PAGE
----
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First Look: Adobe InDesign CS3Universal Binary release gets enhanced creative, productivity features
The new versions of InCopy and InDesign are scheduled to ship next month. InDesign will be available as a standalone app or as part of three different versions of the Creative Suite: Design Premium, Design Standard and Master Collection. (See the end of this article for more details, including pricing, on the various suites.)
Performance and compatibility
First up is the all-important switch to Universal Binary support for Intel-based Macs. Like most of the applications Adobe is introducing today, InDesign supports both PowerPC- and Intel-based Macs running Mac OS X 10.4.8 or later, bringing immeasurable performance improvements to the application over InDesign CS2 running under Rosetta on Intel-based Macs.
This is probably the most significant enhancement InDesign receives in this latest round of updates, though it does incorporate a number of creative and workflow improvements as well.
The new version also supports Windows XP and Windows Vista.
New creative features
There are three major new features in InDesign CS3 that fall into the creative category.
First up is the new ability to apply live effects to objects, just as in Adobe Photoshop. Effects can be applied to any type of object, as long as that object's bounding box is currently selected. (For example, in order to apply live effects to type, you must select the bounding box of the type, rather than the type itself.)
The effects available in InDesign CS3 do not correlate exactly with those in Photoshop, but there are some crossovers. The crossover effects include:
- Drop Shadow;
- Inner Shadow;
- Outer Glow;
- Inner Glow;
- Bevel and Emboss;
In addition, InDesign CS3 also gains a few new live effects not found in Photoshop. All of them are related to feathering the object in question. These include:
Basic Feather, which create a feather around the object. You can set the width of the feather, the choke, the noise value and the edge quality of the corners of the object (diffused, sharp and rounded).
Directional Feather allows you to feather individual sides of an object. For example, you might only feather the bottom edge of a graphic, or the left edge, or a combination of the top and right edges. It also provides controls over choke, angle, noise and shape (leading edges, all edges and first edge only).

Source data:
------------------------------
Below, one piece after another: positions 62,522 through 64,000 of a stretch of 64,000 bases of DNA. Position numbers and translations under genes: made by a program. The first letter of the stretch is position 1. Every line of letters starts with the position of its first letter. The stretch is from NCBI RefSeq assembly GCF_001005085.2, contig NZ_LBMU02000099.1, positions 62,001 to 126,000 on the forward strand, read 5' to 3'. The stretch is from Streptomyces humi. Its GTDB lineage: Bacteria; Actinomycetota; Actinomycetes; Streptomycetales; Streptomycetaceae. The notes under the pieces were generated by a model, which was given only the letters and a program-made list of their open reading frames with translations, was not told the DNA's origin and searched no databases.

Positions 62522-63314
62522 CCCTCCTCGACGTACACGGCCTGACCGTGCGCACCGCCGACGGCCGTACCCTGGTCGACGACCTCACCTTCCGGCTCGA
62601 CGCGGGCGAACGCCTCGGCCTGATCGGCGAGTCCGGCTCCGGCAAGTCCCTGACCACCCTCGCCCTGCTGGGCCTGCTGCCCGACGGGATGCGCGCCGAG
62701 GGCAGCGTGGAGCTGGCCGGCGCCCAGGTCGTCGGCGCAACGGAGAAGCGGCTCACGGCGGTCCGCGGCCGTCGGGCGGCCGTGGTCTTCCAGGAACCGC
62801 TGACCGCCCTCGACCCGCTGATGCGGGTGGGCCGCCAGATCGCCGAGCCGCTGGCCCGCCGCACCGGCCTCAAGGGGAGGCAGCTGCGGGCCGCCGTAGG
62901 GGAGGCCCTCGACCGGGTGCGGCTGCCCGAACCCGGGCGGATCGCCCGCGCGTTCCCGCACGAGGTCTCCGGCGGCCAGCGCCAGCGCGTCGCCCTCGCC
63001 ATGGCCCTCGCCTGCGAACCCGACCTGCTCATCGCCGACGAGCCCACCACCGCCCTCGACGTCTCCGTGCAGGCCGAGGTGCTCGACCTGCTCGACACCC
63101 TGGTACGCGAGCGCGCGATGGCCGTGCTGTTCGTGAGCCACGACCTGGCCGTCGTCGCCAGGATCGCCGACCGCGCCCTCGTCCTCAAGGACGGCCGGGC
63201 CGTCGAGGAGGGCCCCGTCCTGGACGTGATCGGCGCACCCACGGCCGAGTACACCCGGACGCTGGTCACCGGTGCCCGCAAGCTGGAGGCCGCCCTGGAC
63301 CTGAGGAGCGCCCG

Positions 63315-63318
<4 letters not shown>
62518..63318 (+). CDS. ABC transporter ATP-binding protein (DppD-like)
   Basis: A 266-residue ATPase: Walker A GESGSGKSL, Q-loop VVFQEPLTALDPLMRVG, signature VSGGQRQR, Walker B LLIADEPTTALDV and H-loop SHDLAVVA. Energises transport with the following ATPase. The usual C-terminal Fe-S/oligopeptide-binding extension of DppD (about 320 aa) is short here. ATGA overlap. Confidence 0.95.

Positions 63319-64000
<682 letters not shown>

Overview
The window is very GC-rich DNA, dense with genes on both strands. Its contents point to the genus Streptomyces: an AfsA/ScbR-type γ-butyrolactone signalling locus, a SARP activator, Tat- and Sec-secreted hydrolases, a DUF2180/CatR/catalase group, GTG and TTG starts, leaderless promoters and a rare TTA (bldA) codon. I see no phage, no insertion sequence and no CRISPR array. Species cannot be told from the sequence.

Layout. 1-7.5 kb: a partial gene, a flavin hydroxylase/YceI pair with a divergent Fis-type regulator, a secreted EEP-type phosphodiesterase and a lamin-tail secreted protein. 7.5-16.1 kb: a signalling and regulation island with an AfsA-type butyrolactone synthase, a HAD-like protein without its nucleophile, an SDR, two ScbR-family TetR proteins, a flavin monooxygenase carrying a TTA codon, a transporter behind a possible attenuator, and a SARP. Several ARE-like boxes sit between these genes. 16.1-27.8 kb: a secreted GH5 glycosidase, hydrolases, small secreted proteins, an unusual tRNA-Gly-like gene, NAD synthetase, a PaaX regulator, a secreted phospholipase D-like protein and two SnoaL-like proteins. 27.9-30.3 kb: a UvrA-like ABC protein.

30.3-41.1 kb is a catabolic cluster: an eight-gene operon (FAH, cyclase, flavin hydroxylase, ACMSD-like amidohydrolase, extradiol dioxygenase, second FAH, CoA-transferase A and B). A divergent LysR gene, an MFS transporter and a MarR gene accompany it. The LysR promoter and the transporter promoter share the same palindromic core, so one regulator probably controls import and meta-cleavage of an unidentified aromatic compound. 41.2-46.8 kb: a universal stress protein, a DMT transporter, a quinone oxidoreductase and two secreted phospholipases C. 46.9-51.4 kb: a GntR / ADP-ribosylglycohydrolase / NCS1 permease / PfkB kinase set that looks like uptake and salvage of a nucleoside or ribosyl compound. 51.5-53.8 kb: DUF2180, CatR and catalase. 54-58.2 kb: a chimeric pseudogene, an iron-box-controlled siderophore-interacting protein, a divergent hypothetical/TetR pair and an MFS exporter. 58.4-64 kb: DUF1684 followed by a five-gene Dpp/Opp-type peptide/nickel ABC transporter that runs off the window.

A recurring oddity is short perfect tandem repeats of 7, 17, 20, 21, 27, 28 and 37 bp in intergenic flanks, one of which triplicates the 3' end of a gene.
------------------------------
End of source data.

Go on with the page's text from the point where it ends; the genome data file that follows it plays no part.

And Gradient Feather, which is similar to Directional Feather, except it's based on a gradient and doesn't provide individual controls over the edges. The Gradient Feather can be applied from the outside in or inside out; individual stops can be adjusted; and the type of gradient can be controlled (linear or radial). It also provides controls over opacity, location and angle of the gradient.
What's also worth noting here is that Live Effects can be applied to objects as a whole, to text contained within an object, to the stroke of an object or to the fill of an object--or any combination thereof. So you can, for example, apply a bevel to both the stroke and the fill of an object separately to produce more complex objects.
The new version of InDesign also offers enhancements to the Transparency palette. In the past, adjusting the transparency of an object in InDesign affected all of the elements within that object. Now, however, each element can have its transparency adjusted independently, including fill, stroke and text. It also has the ability to adjust blending modes (overlay, multiply, screen, etc.) independently.
Transparency options (similar to Blending Options in Photoshop) have been consolidated into the Effects palette, provide controls over blending mode and opacity and options for knockout group and isolate blending.
Here's a look at the new Transparency palette with the options displayed.
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